Heart rates were telemetered from male and female adult salmon (Salmo salar L.) when they were ascending a river to spawn. In this specific period, males had higher heart rates than females, reflecting the higher activity levels and higher metabolic rates of the males. Analysis of the beat-to-beat intervals (using the heart rate variability spectrum) revealed a single spectral peak that differed between sexes, with males displaying a spectral peak at lower frequencies than females even when the heart rate was the same. The dual spectral peak observed in higher vertebrates and in some other studies in fish was not found. It is suggested that the single spectral peak is related to the activity of the blood pressure control loop. In this framework, the gender spectral differences could be explained by a differential vascular reactivity related to different sex steroid concentrations in plasma. Spectral analysis of beat-to-beat intervals is extensively used to understand short-term control of heart rate in mammals; this study indicates that it can also be applied to free-living fish to understand neural cardiovascular regulation.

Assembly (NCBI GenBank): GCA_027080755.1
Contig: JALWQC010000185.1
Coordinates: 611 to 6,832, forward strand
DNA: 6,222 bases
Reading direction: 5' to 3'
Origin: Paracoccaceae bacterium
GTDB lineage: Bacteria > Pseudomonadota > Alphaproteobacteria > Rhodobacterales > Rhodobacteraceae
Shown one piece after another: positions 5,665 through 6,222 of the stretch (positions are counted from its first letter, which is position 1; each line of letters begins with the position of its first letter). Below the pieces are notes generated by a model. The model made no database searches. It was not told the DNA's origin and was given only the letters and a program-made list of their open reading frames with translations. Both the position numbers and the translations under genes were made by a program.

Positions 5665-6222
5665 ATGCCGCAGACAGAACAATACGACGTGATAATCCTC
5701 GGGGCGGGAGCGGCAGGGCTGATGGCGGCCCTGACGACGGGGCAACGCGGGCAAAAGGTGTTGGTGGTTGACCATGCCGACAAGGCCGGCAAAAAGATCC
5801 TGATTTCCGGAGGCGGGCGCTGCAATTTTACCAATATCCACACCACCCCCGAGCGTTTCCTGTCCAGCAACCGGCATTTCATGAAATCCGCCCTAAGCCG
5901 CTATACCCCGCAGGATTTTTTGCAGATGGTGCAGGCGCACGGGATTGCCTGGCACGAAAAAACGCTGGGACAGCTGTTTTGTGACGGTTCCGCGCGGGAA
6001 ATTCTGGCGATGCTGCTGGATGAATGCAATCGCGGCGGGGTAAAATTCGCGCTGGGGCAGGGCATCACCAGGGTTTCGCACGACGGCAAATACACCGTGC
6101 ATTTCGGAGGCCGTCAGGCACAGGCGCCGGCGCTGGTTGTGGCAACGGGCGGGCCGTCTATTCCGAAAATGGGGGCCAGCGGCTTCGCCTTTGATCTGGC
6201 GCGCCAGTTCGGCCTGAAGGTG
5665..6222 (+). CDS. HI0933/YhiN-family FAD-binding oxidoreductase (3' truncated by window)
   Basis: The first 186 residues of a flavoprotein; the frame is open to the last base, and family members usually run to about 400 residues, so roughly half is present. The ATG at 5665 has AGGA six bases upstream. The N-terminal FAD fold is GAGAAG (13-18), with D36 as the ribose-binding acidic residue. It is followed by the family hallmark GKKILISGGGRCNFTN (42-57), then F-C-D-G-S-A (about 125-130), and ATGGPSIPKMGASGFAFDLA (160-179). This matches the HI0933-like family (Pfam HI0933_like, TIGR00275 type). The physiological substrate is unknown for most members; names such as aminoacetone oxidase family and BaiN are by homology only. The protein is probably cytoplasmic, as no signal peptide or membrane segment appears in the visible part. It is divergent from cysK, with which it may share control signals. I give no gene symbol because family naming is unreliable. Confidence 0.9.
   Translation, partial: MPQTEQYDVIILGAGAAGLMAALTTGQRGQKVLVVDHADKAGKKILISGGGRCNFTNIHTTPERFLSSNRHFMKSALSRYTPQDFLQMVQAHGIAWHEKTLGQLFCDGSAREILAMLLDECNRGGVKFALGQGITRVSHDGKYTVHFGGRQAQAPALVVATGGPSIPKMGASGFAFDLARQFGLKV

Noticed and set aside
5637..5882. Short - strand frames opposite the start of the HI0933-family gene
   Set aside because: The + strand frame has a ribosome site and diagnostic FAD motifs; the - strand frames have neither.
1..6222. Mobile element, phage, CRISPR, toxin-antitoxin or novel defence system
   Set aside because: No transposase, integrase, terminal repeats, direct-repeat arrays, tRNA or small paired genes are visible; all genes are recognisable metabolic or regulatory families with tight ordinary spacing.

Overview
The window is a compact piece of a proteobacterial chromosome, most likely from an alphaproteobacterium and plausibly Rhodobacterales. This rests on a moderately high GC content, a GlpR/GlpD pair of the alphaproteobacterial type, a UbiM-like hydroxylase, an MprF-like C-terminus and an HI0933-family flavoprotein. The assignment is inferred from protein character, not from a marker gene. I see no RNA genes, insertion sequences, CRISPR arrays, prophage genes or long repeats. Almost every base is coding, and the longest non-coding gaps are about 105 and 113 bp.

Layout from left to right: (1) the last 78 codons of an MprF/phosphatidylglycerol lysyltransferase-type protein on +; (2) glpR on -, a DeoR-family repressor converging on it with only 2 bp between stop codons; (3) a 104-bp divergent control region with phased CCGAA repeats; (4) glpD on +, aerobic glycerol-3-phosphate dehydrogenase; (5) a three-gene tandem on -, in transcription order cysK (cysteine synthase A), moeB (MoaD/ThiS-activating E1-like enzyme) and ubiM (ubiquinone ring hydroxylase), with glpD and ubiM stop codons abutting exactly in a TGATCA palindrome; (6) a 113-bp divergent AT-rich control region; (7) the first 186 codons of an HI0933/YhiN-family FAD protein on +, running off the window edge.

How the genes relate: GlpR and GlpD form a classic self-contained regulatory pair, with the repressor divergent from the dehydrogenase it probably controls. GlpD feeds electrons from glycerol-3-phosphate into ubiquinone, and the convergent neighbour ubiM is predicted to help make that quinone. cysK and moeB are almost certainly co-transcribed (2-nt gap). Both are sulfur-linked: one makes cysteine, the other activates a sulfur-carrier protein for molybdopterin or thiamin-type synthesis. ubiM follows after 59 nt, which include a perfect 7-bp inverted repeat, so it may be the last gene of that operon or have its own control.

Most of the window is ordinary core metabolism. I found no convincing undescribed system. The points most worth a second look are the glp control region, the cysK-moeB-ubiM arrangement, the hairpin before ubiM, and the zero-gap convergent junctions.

|Number of pages
|Physiological and Biochemical Zoology
|Published - 1996
- GILL ARCH